Coordinates: 40°43′21″N 73°59′43″W / 40.722542°N 73.9951515°W / 40.722542; -73.9951515
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40°43′21″N 73°59′43″W / 40.722542°N 73.9951515°W / 40.722542; -73.9951515

Mott Street between Houston and Prince Streets
The Puck Building

Nolita, sometimes written as NoLIta and deriving from "North of Little Italy",[1][2][3] is a neighborhood in the borough of Manhattan in New York City. Nolita is situated in Lower Manhattan, bounded on the north by Houston Street, on the east by the Bowery, on the south roughly by Broome Street, and on the west by Lafayette Street.[4] It lies east of SoHo, south of NoHo, west of the Lower East Side, and north of Little Italy and Chinatown.[5]

History and description[edit]

The neighborhood was long regarded as part of Little Italy, but has lost its recognizable Italian character in recent decades because of rapidly rising rents.[1] The Feast of San Gennaro, dedicated to Saint Januarius ("Pope of Naples"), is held in the neighborhood every year following Labor Day, on Mulberry Street between Houston and Grand Streets.[6] The feast, as recreated on Elizabeth Street between Prince and Houston Streets, was featured in the film The Godfather Part II.

In the second half of the 1990s, the neighborhood saw an influx of yuppies and an explosion of expensive retail boutiques and restaurants and bars.[4] After unsuccessful tries to pitch it as part of SoHo, real estate promoters and others came up with several different names for consideration for this newly upscale neighborhood. The name that stuck, as documented in an article on May 5, 1996, in the New York Times city section debating various monikers for the newly trendy area, was Nolita, an abbreviation for North of Little Italy.[7] This name follows the pattern started by SoHo (South of Houston Street) and TriBeCa (Triangle Below Canal Street).[8]

The neighborhood includes St. Patrick's Old Cathedral, at the intersection of Mulberry, Mott, and Prince Streets, which opened in 1815 and was rebuilt in 1868 after a fire.[4][9] The cornerstone was laid on June 8, 1809. This building served as New York City's Roman Catholic cathedral until the new St. Patrick's Cathedral was opened on Fifth Avenue in Midtown in 1879.[10] St. Patrick's Old Cathedral is now a parish church. In 2010, St. Patrick's Old Cathedral was honored and became The Basilica at St. Patrick's Old Cathedral.

The Puck Building, a nine-story-high ornate structure built in 1885 on the corner of Houston and Lafayette Streets, originally housed the headquarters of the now-defunct Puck Magazine.[4][11]

Since 2010, a Little Australia has emerged and is growing in Nolita on Mulberry Street and Mott Street.[12]

Notable residents[edit]


See also[edit]


  1. ^ a b Roberts, Sam. "New York’s Little Italy, Littler by the Year" New York Times (February 21, 2011)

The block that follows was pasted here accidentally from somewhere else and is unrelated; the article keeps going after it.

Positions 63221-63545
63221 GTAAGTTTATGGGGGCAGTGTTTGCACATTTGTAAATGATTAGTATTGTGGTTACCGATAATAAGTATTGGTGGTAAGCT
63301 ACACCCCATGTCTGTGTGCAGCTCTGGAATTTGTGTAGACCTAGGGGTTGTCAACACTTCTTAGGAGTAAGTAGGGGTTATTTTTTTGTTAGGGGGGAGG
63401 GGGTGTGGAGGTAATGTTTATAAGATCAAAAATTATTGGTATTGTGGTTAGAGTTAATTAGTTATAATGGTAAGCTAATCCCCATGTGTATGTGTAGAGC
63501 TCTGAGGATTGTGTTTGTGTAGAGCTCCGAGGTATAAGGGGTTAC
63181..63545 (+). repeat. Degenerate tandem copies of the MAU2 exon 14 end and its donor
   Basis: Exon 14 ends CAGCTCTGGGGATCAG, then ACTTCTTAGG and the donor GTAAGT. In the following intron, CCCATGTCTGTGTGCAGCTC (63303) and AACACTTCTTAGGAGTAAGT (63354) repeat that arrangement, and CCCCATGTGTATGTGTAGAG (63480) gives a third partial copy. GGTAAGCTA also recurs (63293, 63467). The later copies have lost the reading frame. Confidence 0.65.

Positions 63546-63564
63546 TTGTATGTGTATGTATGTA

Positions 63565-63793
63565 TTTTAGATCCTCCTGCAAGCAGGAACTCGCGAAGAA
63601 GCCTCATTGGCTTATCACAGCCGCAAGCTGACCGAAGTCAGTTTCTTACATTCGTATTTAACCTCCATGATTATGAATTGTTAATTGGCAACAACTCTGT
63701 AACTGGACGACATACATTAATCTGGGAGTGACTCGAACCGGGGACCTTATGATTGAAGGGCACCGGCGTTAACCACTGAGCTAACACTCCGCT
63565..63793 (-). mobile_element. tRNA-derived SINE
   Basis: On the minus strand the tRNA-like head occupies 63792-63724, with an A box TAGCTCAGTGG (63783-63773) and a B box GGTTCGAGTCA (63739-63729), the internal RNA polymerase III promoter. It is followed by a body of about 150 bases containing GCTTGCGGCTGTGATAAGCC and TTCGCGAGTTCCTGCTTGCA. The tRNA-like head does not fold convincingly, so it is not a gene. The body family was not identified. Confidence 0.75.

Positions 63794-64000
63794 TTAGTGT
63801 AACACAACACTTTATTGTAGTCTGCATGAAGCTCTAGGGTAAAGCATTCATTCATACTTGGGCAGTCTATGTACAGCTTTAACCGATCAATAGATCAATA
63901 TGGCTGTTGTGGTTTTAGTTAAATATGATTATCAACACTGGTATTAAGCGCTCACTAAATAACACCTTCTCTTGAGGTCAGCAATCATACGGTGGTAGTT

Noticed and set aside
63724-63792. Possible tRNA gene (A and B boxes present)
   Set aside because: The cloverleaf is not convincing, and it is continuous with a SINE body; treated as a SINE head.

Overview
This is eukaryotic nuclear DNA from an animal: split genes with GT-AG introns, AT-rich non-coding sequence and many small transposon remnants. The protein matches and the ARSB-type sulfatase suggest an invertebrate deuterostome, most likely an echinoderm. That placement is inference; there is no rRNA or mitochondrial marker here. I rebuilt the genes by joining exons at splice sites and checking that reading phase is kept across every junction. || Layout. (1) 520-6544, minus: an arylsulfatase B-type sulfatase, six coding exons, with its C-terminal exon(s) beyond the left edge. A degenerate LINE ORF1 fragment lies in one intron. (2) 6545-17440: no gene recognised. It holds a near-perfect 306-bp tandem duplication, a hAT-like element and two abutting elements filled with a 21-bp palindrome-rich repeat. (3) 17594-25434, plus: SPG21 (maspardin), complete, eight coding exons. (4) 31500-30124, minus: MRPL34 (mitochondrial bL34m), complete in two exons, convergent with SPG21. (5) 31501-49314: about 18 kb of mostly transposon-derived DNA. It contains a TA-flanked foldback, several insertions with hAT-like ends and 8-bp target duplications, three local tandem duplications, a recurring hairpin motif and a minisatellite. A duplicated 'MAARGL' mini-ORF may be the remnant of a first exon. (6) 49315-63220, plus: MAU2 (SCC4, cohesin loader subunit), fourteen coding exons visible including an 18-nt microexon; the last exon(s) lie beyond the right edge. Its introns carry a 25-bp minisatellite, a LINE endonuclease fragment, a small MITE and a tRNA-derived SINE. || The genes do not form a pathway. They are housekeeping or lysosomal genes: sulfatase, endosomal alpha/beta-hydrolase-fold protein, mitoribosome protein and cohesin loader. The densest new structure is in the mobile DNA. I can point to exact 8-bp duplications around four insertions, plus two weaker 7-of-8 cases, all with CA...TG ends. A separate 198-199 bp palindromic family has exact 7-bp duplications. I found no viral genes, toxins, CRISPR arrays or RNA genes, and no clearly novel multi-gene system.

2. ^ Hughes, C.J. "Bigger Condos, North of Littler Italy" New York Times (May 4, 2008)
  3. ^ According to the Italian American Museum on Mulberry Street, it stands for "NOrthern Little ITAly" Farley, David (September 4, 2011). "The food battle for New York's Little Italy". The Los Angeles Times. Retrieved 2011-09-06.
  4. ^ a b c d Jacobson, Aileen (June 22, 2016). "NoLIta: Mixing Hip and Historic". The New York Times. ISSN 0362-4331. Archived from the original on November 15, 2021.
  5. ^ "Neighborhood Profile: Nolita & Little Italy" on the New York magazine website
  6. ^ "About San Gennaro". Feast of San Gennaro. Archived from the original on 15 January 2013. Retrieved 5 October 2012.
  7. ^ Colman, David (May 5, 1996). "Trendiness Invades Little Italy. Got a Problem With That?". The New York Times. Retrieved January 19, 2021.
  8. ^ Sternbergh, Adam (April 8, 2010). "Soho. Nolita. Dumbo. NoMad?". New York. Retrieved November 15, 2021. Since the coining of Soho, dozens of Balkanized slivers of Manhattan and Brooklyn have been diced up, claimed, and either renamed (Nolita, Noho, Soha) or simply reimagined (the meatpacking district, Williamsburg, Park Slope).
  9. ^ New York City Landmarks Preservation Commission; Dolkart, Andrew S.; Postal, Matthew A. (2009). Postal, Matthew A. (ed.). Guide to New York City Landmarks (4th ed.). New York: John Wiley & Sons. ISBN 978-0-470-28963-1., p.42
  10. ^ Farley, John Murphy. (1908). History of St. Patrick's Cathedral Society for the propagation of the faith. pp. 127–128, 130, 151.
  11. ^ Puck Building New York Architecture
  12. ^ Shaun Busuttil (November 3, 2016). "G-day! Welcome to Little Australia in New York City". KarryOn. Retrieved May 23, 2019. In Little Australia, Australian-owned cafes are popping up all over the place (such as Two Hands), joining other Australian-owned businesses (such as nightclubs and art galleries) as part of a growing green and gold contingent in NYC. Indeed, walking in this neighbourhood, the odds of your hearing a fellow Aussie ordering a coffee or just kicking back and chatting are high – very high – so much so that if you're keen to meet other Aussies whilst taking your own bite out of the Big Apple, then this is the place to throw that Australian accent around like it's going out of fashion!
  13. ^ Iman. Fashion Model Directory. Retrieved 9 May 2012.
  14. ^ Polsky, Sara (April 30, 2010). "Actor Gabriel Byrne Buys in Nolita's 211 Elizabeth". Curbed.
  15. ^ Brill, Lauren. "One On One With Vanessa Carlton". (July 11, 2007)
  16. ^ Alvarez, Lizette (March 25, 2010). "He's Sensitive About the Pancakes". The New York Times. Retrieved 2010-07-18.
  17. ^ Hackett, Kathleen. "At home with John Mayer" Archived 2012-01-29 at the Wayback Machine Elle Decor (ndg)
  18. ^ Binelli, Mark (December 8, 2019). "Arrivederci, Little Italy". The New Yorker. Retrieved November 15, 2021.
  19. ^ [1]. Architectural Digest. Published Nov 14, 2019.

External links[edit]